May 27, 2015

Q&A: A look at what’s driving the changes seen in our Religious Landscape Study

David Campbell, University of Notre Dame
David Campbell, director, Rooney Center for the Study of American Democracy, University of Notre Dame

Based on more than 35,000 interviews, the Pew Research Center’s 2014 Religious Landscape Study presented a detailed portrait of an America where changes in religious affiliation have affected all regions of the country and many demographic groups.

The survey’s findings raise questions about why these changes are occurring.

Fact Tank sat down with David Campbell, a professor of political science at the University of Notre Dame, to explore what the new findings mean. Campbell is the author of a number of books on religion, including (along with Robert Putnam) “American Grace: How Religion Divides and Unites Us.”

For you, what stands out as the most important new finding or findings in the Religious Landscape Study?

The rise of the religiously unaffiliated has rightly drawn a lot of attention, but it is worth pausing to consider what that rise tells us. For one thing, the secular surge demonstrates the fluid and dynamic nature of America’s religious ecosystem. Most of the people who say that their religion is “nothing in particular” or “none” were raised in a household that was at least nominally religious. In other words, the “nones” were once “somethings.” But, equally important, most of the “nones” are what we might call soft secularists. Most do not describe themselves as atheists or agnostics, which suggests that they are not totally disaffected from all aspects of religion, or from a belief in a God or higher power. In other words, this suggests that many of the “nones” are not actively opposed or hostile to religion, and that some of them might even be attracted to a new form of religion.

The pattern of growing “none”-ism also reminds us that the U.S. version of secularism is different than what we have observed in Western Europe. There, secularism has grown steadily through a process of generational replacement — each generation is more secular than the last. Here, secularism has grown rapidly, which means it cannot be explained by generational turnover. But, as I noted, the growth has largely been in soft secularism. Given the highly innovative and entrepreneurial nature of American religion, it is probable that we will see a response by religious leaders to bring those soft secularists back. Whether they will succeed is an open question, but the U.S. has gone through other periods where secularism seemed to be on the rise, only to see religion respond and stem the tide of secularism. For example, religious influence in U.S. society was waning in the 1960s, but was on the rebound by the late 1970s.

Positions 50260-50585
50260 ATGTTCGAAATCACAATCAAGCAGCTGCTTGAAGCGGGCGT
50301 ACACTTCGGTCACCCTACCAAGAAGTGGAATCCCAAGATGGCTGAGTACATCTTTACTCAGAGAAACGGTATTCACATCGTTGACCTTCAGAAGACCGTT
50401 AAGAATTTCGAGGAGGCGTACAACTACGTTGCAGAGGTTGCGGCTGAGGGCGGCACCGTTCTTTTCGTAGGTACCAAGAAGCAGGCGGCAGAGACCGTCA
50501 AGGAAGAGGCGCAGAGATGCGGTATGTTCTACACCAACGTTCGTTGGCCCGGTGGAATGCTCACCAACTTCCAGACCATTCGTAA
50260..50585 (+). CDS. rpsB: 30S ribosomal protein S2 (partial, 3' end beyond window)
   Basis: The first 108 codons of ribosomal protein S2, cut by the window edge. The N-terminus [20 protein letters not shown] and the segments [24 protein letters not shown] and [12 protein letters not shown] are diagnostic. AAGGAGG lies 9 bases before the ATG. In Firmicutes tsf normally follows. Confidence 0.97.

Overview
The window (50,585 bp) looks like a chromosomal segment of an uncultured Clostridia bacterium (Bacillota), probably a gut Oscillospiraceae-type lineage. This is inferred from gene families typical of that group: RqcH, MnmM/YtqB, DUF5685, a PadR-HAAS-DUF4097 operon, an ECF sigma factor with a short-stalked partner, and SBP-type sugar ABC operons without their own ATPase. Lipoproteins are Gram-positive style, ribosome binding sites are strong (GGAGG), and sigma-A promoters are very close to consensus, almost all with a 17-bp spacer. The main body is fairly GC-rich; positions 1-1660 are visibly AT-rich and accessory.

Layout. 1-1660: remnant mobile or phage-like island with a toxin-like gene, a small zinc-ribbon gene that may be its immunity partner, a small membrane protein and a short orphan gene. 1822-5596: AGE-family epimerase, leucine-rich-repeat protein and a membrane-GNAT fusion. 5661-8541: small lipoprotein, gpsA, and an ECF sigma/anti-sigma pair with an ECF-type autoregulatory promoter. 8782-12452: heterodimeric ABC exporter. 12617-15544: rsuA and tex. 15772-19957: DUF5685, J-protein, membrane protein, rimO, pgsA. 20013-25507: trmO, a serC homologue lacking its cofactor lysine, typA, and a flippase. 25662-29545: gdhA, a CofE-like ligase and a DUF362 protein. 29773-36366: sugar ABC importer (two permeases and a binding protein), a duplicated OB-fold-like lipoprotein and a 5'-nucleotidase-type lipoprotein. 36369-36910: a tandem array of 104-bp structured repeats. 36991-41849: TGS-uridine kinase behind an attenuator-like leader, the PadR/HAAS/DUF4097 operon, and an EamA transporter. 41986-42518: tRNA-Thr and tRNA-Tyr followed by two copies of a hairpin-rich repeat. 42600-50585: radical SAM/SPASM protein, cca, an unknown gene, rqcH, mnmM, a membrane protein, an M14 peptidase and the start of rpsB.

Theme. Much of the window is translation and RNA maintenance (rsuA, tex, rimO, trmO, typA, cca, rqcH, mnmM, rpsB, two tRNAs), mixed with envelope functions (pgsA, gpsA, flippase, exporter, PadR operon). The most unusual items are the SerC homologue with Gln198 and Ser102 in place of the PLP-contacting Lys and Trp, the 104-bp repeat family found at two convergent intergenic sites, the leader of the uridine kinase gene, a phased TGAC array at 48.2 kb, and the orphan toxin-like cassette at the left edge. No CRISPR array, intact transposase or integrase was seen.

Why have mainline Protestants continued to decline dramatically, while evangelical Protestants have shown only small declines?

Evangelicalism can hold on to its adherents because it is as much a subculture as a religion. While evangelicals are typically defined by more than the church they attend on Sunday, they are also bound by mutually reinforcing expressions of culture — the schools their children attend, the movies they watch, the websites they visit, the music they listen to. The deeper someone’s immersion into such a subculture, the more their religion is an integral part of their identity, and thus hard to leave. Furthermore, evangelicalism — both as a religion and a subculture — is highly innovative, entrepreneurial, and adaptable. Evangelical congregations are often engaged in “creative destruction” by regularly introducing such things as new forms of church organization and types of worship.

In contrast, mainline Protestantism is much less likely to be all-encompassing, largely because over most of American history, the national culture had a mainline Protestant accent. Thus, there was no need for mainline Protestants to develop the sort of subculture found among evangelicals. Similarly, while there are some notable exceptions, mainline congregations are generally steeped in more tradition than their evangelical counterparts, making it more difficult to innovate.